In To Kill a Mockingbird, how and why does the author end part one with a perfect camellia?

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accessteacher eNotes educator| Certified Educator

The way that Chapter 11 ends with Jem fingering the "perfect camellia" that Mrs Du Bose has left him is deeply symbolic of the innate goodness that lay at the heart of Mrs Du Bose herself, in spite of all of her anger and racist beliefs. Note how the camellia is described:

Atticus reached down and picked up the candy box. He handed it to Jem. Jem opened the box. Inside, surrounded by wads of damp cotton, was a white, waxy, perfect camellia. It was a Snow-on-the-Mountain.

The whiteness and perfection of the flower suggests an innate goodness that lies at the heart of its giver, and it also relates to the essential goodness that Atticus maintains exists within all humans, no matter what external faults they may demonstrate. Jem's initial rejection of the flower suggests that he has not reached a point in his development where he is able to accept this truth, though the way that the first section of this novel ends with him "fingering the wide petals" points towards his gradual acceptance of this central fact. Lee ends the first section of this text in this way with a very positive message about humanity, which will be profoundly challenged by the actions of various humans in the remaining chapters of her book. The challenge for Jem is to see the inner goodness in the heart of characters such as Mrs Du Bose, who appear so bigoted and racist on the outside. This of course represents a major theme of this work as the author asks the reader to see beyond outer appearances and recognise the inner realities of various characters.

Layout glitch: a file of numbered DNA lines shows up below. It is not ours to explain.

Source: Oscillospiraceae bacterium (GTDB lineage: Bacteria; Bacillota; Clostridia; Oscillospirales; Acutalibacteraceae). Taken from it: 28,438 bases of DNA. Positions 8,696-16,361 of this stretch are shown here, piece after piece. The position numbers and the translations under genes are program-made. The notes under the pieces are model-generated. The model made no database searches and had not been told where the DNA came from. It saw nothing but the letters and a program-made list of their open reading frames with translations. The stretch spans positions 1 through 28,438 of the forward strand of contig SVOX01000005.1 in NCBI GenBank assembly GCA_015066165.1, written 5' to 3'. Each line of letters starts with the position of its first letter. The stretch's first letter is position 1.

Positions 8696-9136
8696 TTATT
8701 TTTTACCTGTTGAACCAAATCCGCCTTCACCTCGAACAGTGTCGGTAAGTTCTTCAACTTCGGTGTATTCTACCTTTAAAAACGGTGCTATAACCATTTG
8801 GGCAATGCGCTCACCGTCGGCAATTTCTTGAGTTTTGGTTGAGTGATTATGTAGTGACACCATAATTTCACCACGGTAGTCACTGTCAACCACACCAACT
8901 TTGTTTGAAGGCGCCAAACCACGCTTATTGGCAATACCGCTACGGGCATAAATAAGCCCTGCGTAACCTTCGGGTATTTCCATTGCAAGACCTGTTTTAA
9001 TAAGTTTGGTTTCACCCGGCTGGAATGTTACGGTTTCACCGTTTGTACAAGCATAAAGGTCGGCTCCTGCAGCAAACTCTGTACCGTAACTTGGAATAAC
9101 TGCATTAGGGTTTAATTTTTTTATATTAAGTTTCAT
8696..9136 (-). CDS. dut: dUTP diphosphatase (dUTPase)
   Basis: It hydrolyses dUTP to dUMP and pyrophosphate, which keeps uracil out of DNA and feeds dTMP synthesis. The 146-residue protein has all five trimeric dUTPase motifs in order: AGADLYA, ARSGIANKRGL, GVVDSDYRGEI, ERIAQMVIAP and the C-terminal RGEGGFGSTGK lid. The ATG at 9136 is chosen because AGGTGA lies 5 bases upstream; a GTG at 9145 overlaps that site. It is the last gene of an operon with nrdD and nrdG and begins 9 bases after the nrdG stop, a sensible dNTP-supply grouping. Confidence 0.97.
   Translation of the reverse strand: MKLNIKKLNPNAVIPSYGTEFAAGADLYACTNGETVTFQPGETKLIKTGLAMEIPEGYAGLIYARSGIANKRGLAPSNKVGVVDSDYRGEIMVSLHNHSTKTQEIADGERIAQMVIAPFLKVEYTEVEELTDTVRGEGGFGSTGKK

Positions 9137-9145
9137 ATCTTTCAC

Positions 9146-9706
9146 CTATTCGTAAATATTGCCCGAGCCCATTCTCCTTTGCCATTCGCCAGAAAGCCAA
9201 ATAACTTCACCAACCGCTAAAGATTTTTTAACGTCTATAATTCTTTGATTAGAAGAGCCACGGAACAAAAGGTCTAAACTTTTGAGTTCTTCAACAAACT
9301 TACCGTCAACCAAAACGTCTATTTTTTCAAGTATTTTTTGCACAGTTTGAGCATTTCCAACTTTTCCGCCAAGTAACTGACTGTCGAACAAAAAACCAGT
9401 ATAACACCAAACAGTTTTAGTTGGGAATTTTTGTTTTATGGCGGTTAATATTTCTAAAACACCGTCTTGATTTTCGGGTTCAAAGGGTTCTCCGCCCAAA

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To Kill a Mockingbird

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